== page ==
Cleric under fire for remarks

SYDNEY, Australia – Amid intense public criticism, Australia’s top Islamic cleric yesterday repudiated remarks he made likening women without head scarves to “uncovered meat,” and he temporarily gave up mosque duties after a fainting spell left him hospitalized.

The 65-year old Egyptian-born cleric, Sheik Taj Aldin al-Hilali, was admitted to a Sydney hospital after collapsing during a meeting with mosque administrators following days of criticism over comments that also blamed immodestly dressed women for rape.

In a statement later yesterday, Al-Hilali said he was temporarily giving up his duties at Australia’s largest mosque and acknowledged that the “uncovered meat” analogy was a mistake.

“I confess that this analogy is inappropriate and unacceptable for the Australian society and the Western society in general,” he said.

Al-Hilali has rejected calls for his resignation since a newspaper reported last week that he compared women who do not wear head scarves to “uncovered meat” in a sermon at Lakemba mosque in Sydney.

But he said he had a duty to advise Muslim women to adhere to the strict Islamic dress code and that his comments, apparently secretly tape recorded by a critic, was not intended for the general Australian public.

“I am deeply saddened and distressed by the acts of some devious groups which lurk in the dark watching me and who cannot tolerate the moderate, balanced way which I adopt to advocate for women’s issues, national harmony and coexistence,” he said, without identifying the groups.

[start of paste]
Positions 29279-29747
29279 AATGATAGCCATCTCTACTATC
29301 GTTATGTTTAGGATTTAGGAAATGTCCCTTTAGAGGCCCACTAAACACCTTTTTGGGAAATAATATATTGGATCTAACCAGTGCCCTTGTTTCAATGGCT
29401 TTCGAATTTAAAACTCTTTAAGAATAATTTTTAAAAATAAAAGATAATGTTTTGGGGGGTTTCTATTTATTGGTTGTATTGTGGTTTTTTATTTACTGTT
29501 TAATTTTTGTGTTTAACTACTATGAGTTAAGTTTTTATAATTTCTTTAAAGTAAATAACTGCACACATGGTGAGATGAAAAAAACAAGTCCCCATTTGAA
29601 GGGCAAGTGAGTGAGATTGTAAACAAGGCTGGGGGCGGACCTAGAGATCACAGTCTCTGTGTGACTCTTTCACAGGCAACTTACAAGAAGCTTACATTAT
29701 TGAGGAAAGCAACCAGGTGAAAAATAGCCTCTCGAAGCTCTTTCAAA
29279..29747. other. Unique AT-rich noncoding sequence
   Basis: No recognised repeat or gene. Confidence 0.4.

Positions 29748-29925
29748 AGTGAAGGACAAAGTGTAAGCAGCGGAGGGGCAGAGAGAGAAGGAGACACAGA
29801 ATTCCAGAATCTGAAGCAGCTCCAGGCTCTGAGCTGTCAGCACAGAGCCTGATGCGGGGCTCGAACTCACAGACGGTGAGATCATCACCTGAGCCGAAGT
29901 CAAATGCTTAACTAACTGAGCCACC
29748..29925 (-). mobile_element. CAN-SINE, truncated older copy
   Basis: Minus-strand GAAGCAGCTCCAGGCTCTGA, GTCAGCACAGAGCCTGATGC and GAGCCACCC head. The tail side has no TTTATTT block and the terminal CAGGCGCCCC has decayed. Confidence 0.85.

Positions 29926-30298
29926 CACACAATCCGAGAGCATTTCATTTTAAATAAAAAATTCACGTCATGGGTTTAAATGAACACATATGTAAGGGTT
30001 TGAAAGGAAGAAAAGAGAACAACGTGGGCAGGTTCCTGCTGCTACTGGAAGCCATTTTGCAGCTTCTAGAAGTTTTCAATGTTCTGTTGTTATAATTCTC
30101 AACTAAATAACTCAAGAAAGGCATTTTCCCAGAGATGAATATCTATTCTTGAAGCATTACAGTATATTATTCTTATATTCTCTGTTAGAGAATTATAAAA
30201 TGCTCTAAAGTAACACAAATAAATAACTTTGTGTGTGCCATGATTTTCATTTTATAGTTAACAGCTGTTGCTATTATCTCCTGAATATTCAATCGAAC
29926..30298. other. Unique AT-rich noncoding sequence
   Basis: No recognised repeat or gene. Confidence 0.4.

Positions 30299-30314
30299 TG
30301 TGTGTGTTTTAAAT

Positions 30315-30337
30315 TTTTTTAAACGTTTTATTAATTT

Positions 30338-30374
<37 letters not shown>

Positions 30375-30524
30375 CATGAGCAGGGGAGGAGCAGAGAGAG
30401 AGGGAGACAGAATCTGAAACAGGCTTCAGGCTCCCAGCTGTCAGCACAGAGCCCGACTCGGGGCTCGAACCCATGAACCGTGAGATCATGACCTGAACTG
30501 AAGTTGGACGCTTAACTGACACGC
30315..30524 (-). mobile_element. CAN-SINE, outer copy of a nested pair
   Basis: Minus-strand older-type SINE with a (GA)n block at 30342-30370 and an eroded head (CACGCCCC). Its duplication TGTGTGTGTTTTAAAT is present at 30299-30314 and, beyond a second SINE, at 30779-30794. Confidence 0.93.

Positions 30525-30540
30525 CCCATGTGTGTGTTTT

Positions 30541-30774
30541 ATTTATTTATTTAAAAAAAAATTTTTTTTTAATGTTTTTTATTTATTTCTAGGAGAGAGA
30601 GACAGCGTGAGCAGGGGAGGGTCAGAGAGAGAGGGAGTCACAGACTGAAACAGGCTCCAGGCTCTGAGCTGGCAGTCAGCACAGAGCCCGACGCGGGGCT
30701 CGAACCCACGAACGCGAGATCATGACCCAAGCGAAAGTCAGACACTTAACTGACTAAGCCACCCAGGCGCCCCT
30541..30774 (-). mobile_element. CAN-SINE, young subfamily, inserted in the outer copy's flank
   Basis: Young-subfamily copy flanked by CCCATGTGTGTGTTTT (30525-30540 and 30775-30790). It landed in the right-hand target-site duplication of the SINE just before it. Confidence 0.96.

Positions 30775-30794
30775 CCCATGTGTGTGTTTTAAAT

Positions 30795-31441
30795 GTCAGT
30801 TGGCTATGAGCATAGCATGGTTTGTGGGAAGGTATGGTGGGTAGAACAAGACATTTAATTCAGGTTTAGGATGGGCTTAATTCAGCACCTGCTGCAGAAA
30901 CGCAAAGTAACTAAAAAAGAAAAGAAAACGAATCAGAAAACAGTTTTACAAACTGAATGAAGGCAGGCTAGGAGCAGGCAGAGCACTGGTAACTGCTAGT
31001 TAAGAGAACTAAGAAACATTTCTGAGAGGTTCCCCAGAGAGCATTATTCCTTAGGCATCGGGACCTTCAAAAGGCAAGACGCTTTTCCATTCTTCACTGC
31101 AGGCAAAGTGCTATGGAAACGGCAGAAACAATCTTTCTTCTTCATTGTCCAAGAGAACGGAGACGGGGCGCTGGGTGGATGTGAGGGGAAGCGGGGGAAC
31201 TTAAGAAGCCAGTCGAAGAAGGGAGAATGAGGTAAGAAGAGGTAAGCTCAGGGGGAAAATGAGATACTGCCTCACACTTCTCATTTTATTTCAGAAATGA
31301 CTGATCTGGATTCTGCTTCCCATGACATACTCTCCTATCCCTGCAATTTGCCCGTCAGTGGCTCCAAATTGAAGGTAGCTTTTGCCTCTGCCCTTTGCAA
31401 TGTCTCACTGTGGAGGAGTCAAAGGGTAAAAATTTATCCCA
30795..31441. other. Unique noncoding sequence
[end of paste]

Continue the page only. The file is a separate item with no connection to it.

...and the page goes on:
Al-Hilali described women as “cherished pearls” and rape of a woman an “abominable crime” that had no justification.

The intense pressure on Al-Hilali to resign heightened yesterday when a national newspaper reported that he had recently used an interview on Arabic radio to endorse militants in Iraq, Afghanistan and the Palestinian territories.

Prime Minister John Howard said the man who holds the title of mufti of Australia, the most senior cleric in the nation, might have broken counterterrorism laws which prohibit incitement of violence against Australian soldiers deployed overseas.

Australia, a staunch ally in the U.S.-led war on terror, has troops in Iraq and Afghanistan.

Howard warned Australia’s 300,000 Muslims that al-Hilali’s continuing leadership would damage their reputation among their 20 million fellow Australians, who are predominantly Christian.

Female Muslims have been among the most vocal in calling for the cleric’s resignation over references in his sermon to women being soldiers of Satan who were responsible for 90 percent of adultery.

“In due course, I will take the necessary decision that will lift the pressures that have been placed on our Australian Muslim community and that which will benefit all Australians,” said al-Hilali, who has survived four strokes and recently underwent double heart bypass surgery. He didn’t elaborate.